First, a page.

Yet, despite making inroads, cash remains the biggest and most important form of transacting across the continent, accounting for nearly 90% of financial transactions across Africa.
Considering the positive growth, the region now has nine fintech unicorns – companies with valuations of $1 billion or more.
These fintech unicorns, scattered across the continent, have helped reshape the financial landscape, further enabling existing financial service providers to seek more innovative solutions for the future African consumer.
Among the companies that have established their dominance across the region are Chipper Cash, OPay, Flutterwave, and MNT-Halan, an Egyptian-based financial services provider being the most recent addition to the list.
MNT-Halan recently secured $400 million in equity and debt funding at a valuation of $1 billion. Around half of the funding – around $200 million – was secured through an investment by Chimera Investments, an Abu Dhabi-based investment firm. The company provided the investment in exchange for 20% equity of MNT-Halan.
Growth in the region’s fintech market has primarily been driven by increasing demand for more affordable, reliable, and democratized financial services.
McKinsey research suggests that cryptocurrencies, blockchain, digital wallets, payments, and account management are among the segments that will see the biggest demand in the coming years, with an estimated 10% annual growth until 2025.
These estimates indicate the future potential new fintech companies can bring to the landscape in the coming years, and how venture capital investors can align their strategies with these companies to leverage these opportunities in the market.
Reaching global potential
While domestic activity has steadily been on the rise, a handful of African fintech companies have been making global headlines in more recent months.
A report compiled by CNBC together with Statista, an independent research firm, revealed that four African fintech companies recently featured on the list of top 200 global fintech companies.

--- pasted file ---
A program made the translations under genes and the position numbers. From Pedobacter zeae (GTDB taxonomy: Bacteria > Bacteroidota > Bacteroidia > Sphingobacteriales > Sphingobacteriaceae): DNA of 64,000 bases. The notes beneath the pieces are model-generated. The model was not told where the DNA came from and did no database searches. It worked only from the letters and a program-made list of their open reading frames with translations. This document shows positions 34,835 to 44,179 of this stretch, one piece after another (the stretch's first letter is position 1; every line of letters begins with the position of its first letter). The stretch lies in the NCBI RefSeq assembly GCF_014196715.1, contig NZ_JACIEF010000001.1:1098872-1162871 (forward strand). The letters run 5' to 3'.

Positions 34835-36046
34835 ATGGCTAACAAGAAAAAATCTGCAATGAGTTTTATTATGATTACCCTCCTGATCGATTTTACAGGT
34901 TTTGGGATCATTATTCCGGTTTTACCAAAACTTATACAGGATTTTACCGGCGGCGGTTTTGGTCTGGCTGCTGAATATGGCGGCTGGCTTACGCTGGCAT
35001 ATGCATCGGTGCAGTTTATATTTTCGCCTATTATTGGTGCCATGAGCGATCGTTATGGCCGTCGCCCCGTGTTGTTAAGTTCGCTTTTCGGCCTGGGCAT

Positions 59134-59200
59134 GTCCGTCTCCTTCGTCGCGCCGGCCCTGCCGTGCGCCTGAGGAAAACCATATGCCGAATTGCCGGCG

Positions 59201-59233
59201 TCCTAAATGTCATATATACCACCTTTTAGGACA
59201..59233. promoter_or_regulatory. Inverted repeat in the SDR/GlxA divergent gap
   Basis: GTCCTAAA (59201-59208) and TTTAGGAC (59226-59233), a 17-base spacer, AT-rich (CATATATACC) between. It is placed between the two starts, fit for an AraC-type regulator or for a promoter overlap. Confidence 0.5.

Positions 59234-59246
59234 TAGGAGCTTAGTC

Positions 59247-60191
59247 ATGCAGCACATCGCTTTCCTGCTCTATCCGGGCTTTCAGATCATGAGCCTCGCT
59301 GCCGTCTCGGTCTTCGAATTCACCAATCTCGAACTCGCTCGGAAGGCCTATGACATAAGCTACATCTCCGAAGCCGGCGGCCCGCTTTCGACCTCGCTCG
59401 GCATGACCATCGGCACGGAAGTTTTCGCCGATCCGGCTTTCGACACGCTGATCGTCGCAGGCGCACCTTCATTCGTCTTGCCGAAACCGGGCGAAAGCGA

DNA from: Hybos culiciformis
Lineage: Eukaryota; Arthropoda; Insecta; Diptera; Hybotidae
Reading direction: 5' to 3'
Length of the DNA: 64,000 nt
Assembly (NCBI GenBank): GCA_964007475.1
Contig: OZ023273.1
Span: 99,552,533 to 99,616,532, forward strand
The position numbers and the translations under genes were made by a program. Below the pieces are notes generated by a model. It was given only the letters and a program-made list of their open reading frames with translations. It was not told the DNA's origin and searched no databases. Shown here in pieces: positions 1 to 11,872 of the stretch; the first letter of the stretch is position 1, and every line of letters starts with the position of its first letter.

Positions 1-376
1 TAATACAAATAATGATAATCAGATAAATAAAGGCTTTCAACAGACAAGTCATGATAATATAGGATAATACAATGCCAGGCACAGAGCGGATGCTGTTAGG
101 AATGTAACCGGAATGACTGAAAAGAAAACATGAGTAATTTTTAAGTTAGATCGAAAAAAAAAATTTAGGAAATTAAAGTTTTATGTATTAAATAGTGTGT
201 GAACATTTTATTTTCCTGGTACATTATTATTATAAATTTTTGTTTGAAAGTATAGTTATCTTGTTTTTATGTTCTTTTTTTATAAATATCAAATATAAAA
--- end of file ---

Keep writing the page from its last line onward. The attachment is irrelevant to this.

The report categorized each of the companies and classified them into nine different categories, including neobanking, digital payments, digital financial planning, and digital wealth management, among other categories.
Among the 200 companies featured on the list, is in no particular order, Nigeria’s Kuda, Egypt’s, Fawry, South Africa’s digital payment platform, Yoco, and OPay, another Nigerian fintech startup.
These companies already have a significant presence within their home countries, assisting consumers and merchants with innovative and advanced digital payment solutions.
Kuda, for example, enables users to actively manage their finances and complete transactions online. The company reached more than six million active users in Nigeria last year, four years after its launch in 2019.
Also in Nigeria is OPay, a mobile-friendly finance application, that allows users to make payments, transfers, loans and manage their savings through the platform. Currently, OPay has more than 10 million registered users.
Elsewhere in South Africa, the digital payments and software company, Yoco now helps to power small businesses, with electronic card machines and convenient payment methods. The company now supports more than 200,000 South African small to medium enterprises (SMEs) and processes more than $2 billion in annual transactions.
While these companies only represent a small percentage of the bigger picture, the African fintech landscape continues to offer growing opportunities for both innovators and investors alike, as they set out to revolutionize how African consumers bank and transact.
Yes, there are still significant challenges ahead, and it would require venture capital investors to carefully consider their options as they seek to leverage the emerging African fintech ecosystem.
While the global landscape continues to experience softening demand and slowing investment, perhaps investors would look to Africa as the next big opportunity that would not only help fast-track the digitalization of the continent’s financial landscape but further boost the region’s active participation on the global stage.